SybilThis is the famous, multi-Emmy award winning 1976 TV production starring Sally Field as Sybil, a real woman possessed by 16 different personalities.  SYBIL remains a superbly acted, one-of-a-kind achievement that has yet to be surpassed as the definitive cinematic treatment on multiple personality disorder.  One thing, though: the version under review here is the ORIGINAL 2-part 198-minute cut, NOT the severely condensed 122-minute abomination that was released on video.

SYBIL began life as a 1974 bestseller by Flora Rheta Schreiber, an absorbing account of the pseudonymous Sybil’s struggles with multiple personality disorder and the 11-year psychiatric treatment that helped to integrate her sixteen personalities into one.  The book’s authenticity has been called into question in recent years, but the real “Sybil,” the late Shirley Ardell Mason, insisted up to her death in 1998 that “every word” was true.

In any event, I’d probably like the movie adaptation better if it were more faithful to Schreiber’s account.  Primary among my complaints is the final integration of Sybil’s many selves, in the book a long, painstaking, setback-filled process that the movie compresses into a single afternoon in a park!

That said, I can’t deny its power; I don’t think it’s much of a stretch to call this the finest TV movie I’ve seen, and probably the best possible interpretation of this material (for an example of how not to tell this type of story, see the laughable Shelly Long vehicle VOICES WITHIN).  In some ways it even improves on the book, most notably in the performances of Joanne Woodward as Sybil’s committed shrink and Brad Davis as her confused boyfriend; in contrast to their literary counterparts, who came off as little more than personality-free ciphers orbiting around Sybil, both actors create fully-rounded, compelling characters.  Martine Bartlett also deserves credit for her unforgettable, blood-curdling portrayal of Sybil’s twisted mother.

That leaves Sally Field as Sybil.  This is almost certainly the best work she’s ever done; her frequent changes in character, from the mousy Sybil to the more refined Vicky, the assertive Mary Lou or little-girl Sybil Ann, are totally convincing.  What’s more, Field, despite her second billing, carries this 3-hour plus project easily.  Interestingly enough, her next role was in SMOKEY AND THE BANDIT.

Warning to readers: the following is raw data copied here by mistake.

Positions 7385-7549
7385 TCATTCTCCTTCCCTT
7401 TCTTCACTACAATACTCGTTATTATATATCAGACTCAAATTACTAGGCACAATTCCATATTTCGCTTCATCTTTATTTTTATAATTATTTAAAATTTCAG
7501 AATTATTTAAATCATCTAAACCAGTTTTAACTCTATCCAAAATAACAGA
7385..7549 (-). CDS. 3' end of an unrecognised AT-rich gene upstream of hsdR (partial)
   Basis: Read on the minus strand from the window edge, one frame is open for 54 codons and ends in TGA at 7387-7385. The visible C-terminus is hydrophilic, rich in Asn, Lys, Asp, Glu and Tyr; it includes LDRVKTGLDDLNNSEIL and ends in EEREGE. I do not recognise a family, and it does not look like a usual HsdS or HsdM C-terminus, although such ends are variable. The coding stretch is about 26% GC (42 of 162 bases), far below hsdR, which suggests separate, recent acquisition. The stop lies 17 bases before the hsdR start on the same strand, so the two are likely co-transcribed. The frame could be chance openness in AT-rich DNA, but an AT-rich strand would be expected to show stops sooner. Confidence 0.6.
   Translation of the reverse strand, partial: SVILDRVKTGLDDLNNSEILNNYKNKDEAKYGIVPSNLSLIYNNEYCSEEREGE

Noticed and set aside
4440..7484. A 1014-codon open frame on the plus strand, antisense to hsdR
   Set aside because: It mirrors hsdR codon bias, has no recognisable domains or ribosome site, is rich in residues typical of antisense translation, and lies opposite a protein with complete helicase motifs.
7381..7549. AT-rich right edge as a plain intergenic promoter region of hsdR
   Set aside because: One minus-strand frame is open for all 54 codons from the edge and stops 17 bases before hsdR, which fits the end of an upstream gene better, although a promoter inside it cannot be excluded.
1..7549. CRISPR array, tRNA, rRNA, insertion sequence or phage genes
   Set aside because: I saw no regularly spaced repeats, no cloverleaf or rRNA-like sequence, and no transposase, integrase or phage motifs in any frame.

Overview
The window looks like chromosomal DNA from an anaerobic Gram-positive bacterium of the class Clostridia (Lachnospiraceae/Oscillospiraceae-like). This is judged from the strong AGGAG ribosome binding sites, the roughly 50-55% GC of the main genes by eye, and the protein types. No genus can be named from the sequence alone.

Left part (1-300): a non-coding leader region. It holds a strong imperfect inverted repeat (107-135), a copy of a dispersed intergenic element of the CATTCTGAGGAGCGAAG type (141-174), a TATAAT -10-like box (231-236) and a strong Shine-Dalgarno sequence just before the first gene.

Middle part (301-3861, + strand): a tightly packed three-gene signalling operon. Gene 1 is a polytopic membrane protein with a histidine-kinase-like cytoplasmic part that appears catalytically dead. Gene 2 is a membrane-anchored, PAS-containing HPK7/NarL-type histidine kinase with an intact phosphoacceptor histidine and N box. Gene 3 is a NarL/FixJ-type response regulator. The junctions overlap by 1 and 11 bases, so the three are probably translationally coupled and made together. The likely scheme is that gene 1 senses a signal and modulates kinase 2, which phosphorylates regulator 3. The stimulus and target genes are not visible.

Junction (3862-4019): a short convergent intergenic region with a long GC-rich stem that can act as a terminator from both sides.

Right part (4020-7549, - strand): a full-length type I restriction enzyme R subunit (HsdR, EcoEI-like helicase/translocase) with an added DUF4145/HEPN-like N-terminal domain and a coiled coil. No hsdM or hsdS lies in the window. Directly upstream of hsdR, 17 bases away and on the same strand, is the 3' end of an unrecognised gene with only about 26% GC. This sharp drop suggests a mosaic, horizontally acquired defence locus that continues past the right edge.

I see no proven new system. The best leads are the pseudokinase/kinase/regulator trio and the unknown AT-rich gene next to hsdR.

Sybil is a severely disturbed college student living in New York City.  After a “blackout” suffered in a park one day, after which she finds herself standing knee deep in a lake, she decides to seek help from Dr. Cornelia Wilbur, a committed psychiatrist.  Ms. Wilbur initially doesn’t notice anything seriously amiss, but as her patient’s behavior grows more bizarre, it gradually dawns on her that Sybil suffers from multiple personality disorder brought on by childhood abuse.  This abuse was apparently so horrific that none of Sybil’s personalities will divulge what it was.  It takes hypnosis to penetrate Sybil’s defenses, revealing a schizophrenic mother who devised sadistic “games” for her daughter, ranging from tripping young Sybil as she ascended the stairs to shutting her in a box for days on end.

But a final horror remains, one so ugly Sybil still refuses to divulge it (this is, incidentally, quite different from the book, where the details of Sybil’s childhood abuse were all explained and dispensed with midway through the narrative).  The revelation of this final trauma, the doctor believes, will allow Sybil to at last confront her various selves and enfold them into a single personality.  It takes a trip to a secluded park to finally break down Sybil’s defenses.  Here she at last confronts the most grievous of her many childhood tortures: a daily routine administered by her mother that involved sharp objects and an enema bag.  This revelation frees her, and at last Sybil is able to meet each of her personalities and combine them into one.

Director Daniel Petrie, a seasoned veteran, does an effective job conveying Sybil’s fractured mental state.  A surreal room is often presented where each of her personalities reside, waiting for their chance to take control of the host body.  Far more effective in my view are the early scenes conveying Sybil’s “blackouts”: she’ll be asked a question in Dr. Wilbur’s office and then respond a second later in a completely different setting.  While much of the film’s latter half is held together by Woodward’s narration, there is none to be had in these early scenes, lending the proceedings a near avant-garde feel.

The heart of the film is taken up with the intense, often violent psychiatric sessions between Sybil and Dr. Wilbur, and Petrie’s smartest move here was to simply stay out of the way of his two lead actresses.  I also appreciated the discretion Petrie demonstrates in presenting the violence of Sybil’s childhood flashbacks; he doles out just enough visual information to convey the bare essentials of Sybil’s tortures, which in this case is more than enough!

Vital Statistics 

Lorimar Productions

Director: Daniel Petrie
Producer: Jacqueline Babbin
Screenplay: Stewart Stern
(Based on the book by Flora Rheta Schreiber)
Cinematography: Mario Tosi
Editing: Michael S. McLean, Rita Roland
Cast: Sally Field, Joanne Woodward, Brad Davis, Martine Bartlett, Jane Hoffman, Charles Lane, Jessamine Milner, William Prince, Penelope Allen, Camila Ashland, Tommy Crebbs, Gina Petrushka, Harold Pruett